I am a fan of Les Miles. I admire Les Miles. I think Baton Rouge and LSU owe so much to Les Miles. He’s the winningest coach in the school’s storied history. He gave us some great teams and, no question, some great players. He was the Mad Hatter with more tricks than you could shake a stick at (one of my favorite bits of mad-hattery above and another below). He brought the school two SEC championships (2007 and 2011), two national championship appearances (2007 and 2011), and one national championship win (2007).
In addition to that, he has meant so much to the community in Baton Rouge. He showed leadership and rallied the community during Katrina, during the racial unrest over the summer, and during the aftermath of recent devastating floods. In spite of the downturn in Tiger football of late, people in Louisiana genuinely love and admire Les Miles. That is why he got one more shot to coach the Tigers after a disappointing 2015 season. That is why after the victory over A&M last year, his players carried him off the field. They love him, and so do so many others in my home state.
So what happened that led to his abrupt firing earlier today? If you think it was due solely to the heartbreaking loss to Auburn yesterday, you only know part of the story. The real story is that LSU football has been in decline since 2012. In fact, we can put our finger on the exact moment that the decline began. It was January 9, 2012. Continue Reading →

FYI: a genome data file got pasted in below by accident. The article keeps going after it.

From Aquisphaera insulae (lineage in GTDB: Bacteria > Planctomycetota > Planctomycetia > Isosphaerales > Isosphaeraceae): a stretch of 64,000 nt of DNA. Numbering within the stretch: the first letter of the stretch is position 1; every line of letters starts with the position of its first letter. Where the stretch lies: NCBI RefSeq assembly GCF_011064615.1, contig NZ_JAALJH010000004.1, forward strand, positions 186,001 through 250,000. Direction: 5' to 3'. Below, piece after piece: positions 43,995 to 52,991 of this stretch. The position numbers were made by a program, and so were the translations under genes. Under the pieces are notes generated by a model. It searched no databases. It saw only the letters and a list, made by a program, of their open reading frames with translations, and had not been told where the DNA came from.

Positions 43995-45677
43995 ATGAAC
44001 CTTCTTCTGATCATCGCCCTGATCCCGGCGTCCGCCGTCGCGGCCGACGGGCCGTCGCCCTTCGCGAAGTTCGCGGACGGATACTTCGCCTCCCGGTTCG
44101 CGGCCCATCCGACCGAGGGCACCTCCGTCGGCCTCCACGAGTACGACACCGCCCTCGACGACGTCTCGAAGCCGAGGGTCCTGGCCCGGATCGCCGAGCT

On 9/11, Todd Beamer bravely said “Let’s roll.”
At Wheaton College, his heroic words continue to inspire. https://t.co/eAmTG9t6la
— CBS Sports (@CBSSports) September 10, 2016
It’s hard to believe, but Todd Beamer’s son is all grown up and is playing football at Wheaton this year. See the CBS Sports feature above.
Commentators (and even some of us uncommon ‘taters) have been anticipating the first week of college football to be the biggest and bestest ever. Whether it lived up to expectations remains to be seen. In any case, here are my random fan reflections on the whole shebang. Continue Reading →